A charter school gives adults a second chance at earning a high school diploma

A dingy basement in Washington is converted to an office-like learning environment.

January 17, 2017 |

Goodwill of Greater Washington, D.C. converted a basement into the city’s first Excel Center charter high school for adults. The two-level space looks as much like an office as a school. It also includes daycare services. Goodwill intends to open at least five Excel Adult High Schools in D.C. eventually. The Building Team included Little Diversified Architectural Consulting (architect, interior design, branded design and communications), Engenium Group (MEP), HWH Group (GC), and The Erza Group (owner’s project manager). Photo: Tim Buchan

About 63,000 adults in Washington D.C.—10% of the area’s adult population—lack high school diplomas. And these are the adults whom the Goodwill Excel Center, this market’s first adult charter high school, hopes to bring back to the educational fold.

Goodwill Industries of Greater Washington opened its first Excel Center in August inside a two-level, 21,500-sf basement space on G Street near the Old Executive Building. Goodwill received 2,055 applications for the 325 seats available. Three quarters of the students in its first class are women, and the ages of the students range from 26 to 39 years old. Seventy percent live in Wards 7 and 8, among D.C.’s poorest.

The D.C. school models itself after the first Excel Center in Indianapolis, which opened in 2010. There are now 11 Excel Centers in central Indiana, as well as in Memphis, Austin, Little Rock, Ark., and South Bend, Ind.

Catherine Meloy, CEO of Goodwill of Greater Washington, says her branch saw the need for an Excel Center after learning that many of the 2,000 applicants for jobs at D.C.’s Marriott Marquis hotel were turned away because their hadn’t graduated from high school. Several others who had a diploma weren’t hired because they couldn’t pass Marriott’s reading and math tests.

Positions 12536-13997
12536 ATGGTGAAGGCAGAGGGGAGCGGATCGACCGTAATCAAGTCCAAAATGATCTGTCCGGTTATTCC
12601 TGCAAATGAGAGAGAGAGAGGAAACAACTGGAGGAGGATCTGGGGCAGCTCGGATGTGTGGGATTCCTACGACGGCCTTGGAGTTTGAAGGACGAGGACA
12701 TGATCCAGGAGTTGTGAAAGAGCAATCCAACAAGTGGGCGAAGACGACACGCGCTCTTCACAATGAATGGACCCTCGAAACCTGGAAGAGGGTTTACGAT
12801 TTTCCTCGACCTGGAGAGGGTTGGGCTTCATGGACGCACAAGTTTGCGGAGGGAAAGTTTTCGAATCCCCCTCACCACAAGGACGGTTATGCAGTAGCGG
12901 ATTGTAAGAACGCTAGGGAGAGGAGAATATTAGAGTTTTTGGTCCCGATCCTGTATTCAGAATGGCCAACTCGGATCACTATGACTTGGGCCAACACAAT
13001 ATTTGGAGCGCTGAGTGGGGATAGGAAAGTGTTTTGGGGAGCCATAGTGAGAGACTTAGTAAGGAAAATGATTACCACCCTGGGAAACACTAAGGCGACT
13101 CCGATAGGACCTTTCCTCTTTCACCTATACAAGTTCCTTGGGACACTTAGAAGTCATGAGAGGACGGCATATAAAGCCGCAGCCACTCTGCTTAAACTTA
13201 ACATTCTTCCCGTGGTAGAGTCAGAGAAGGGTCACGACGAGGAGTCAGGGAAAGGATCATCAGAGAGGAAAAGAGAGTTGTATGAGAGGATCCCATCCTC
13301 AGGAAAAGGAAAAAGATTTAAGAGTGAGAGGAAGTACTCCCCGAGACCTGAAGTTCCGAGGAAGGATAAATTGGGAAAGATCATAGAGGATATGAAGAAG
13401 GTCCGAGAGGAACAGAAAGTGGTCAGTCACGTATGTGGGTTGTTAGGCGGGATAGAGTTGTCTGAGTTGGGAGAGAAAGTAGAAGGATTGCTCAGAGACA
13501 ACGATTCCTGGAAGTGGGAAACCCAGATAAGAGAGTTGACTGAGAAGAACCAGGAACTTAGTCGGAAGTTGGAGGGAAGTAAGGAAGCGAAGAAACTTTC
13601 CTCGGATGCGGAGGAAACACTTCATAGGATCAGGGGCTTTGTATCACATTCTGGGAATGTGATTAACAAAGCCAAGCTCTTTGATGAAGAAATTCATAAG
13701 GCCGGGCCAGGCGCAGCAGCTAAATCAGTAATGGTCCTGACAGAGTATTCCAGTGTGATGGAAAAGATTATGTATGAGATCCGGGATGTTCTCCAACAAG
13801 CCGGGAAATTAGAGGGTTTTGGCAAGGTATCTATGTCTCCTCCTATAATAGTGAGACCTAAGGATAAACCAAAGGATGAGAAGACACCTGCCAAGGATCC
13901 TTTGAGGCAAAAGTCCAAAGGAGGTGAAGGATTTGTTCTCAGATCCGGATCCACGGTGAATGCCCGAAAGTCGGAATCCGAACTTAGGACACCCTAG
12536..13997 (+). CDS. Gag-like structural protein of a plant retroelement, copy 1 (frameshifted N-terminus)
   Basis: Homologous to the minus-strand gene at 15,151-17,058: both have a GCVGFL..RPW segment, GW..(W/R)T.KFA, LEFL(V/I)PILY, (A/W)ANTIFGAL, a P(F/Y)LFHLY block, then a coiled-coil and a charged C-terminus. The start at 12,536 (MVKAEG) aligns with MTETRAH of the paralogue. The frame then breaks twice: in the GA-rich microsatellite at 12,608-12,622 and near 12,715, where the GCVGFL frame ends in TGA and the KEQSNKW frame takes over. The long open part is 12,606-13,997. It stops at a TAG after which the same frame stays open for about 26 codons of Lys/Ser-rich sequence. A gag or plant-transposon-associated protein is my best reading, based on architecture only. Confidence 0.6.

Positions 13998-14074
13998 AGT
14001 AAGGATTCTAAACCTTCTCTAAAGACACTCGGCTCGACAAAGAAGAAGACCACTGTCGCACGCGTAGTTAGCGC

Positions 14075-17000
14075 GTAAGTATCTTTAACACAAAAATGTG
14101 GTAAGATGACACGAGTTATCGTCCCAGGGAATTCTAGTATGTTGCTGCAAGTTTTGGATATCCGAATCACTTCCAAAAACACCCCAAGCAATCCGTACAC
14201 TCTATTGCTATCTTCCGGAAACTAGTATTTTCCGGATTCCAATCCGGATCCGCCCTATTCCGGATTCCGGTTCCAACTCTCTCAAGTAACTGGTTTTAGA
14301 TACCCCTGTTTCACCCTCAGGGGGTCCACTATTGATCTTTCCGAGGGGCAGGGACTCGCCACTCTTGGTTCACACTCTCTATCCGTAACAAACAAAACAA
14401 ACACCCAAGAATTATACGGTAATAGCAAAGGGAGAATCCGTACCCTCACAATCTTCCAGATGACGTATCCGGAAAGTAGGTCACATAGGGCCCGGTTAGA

The Goodwill Excel Center operates five eight-week terms annually, and estimates it will take most students about two years to complete their education and earn a diploma. Meloy says that some of curricula are dual credited with a local college, and graduates will be credentialed in one of five industries: hospitality, security, healthcare, technology, or energy/utilities.

Beth Buffington, NCARB, LEED AP BD+C, Studio Principal with Little Community Group—which provided interior architecture, sustainable design, and brand communication and design services—recalls that the space Goodwill found for its first Excel Center left a lot to be desired.

“We referred to it as the ‘Minotaur Space,’ ” she says. “The carpets and walls were brown, some of the columns were sloping. It was a tired location. We wanted it to be more open and transparent.”

Little upgraded the artificial lighting, and managed to bring in some natural light, too. It made the finishes lighter, and injected “a hip, business look,” says Buffington, which opened up the walls and ceilings of the basement. Classrooms and learning areas support collaboration. And the layout allows teachers and mentors to be visible and accessible to the students at all times.

The school offers childcare services. And Little worked in graphics and biophilia that sup port Goodwill’s mission to the community.

The Goodwill Excel Center is tuition free, and city’s Office for School Education provides per-pupil financing, a percentage of which helped pay for the renovation. Goodwill Industries kicked in some money, and the group worked with a D.C.-based REIT to get a tenant allowance. The school also has corporate sponsors that include Capitol One and SunTrust.

Meloy says the goal is to have five Excel Centers in the D.C. area, and expects the second school to open by 2018. “The first was meant to be replicable so there would be branding and a consistent color tone,” she says.

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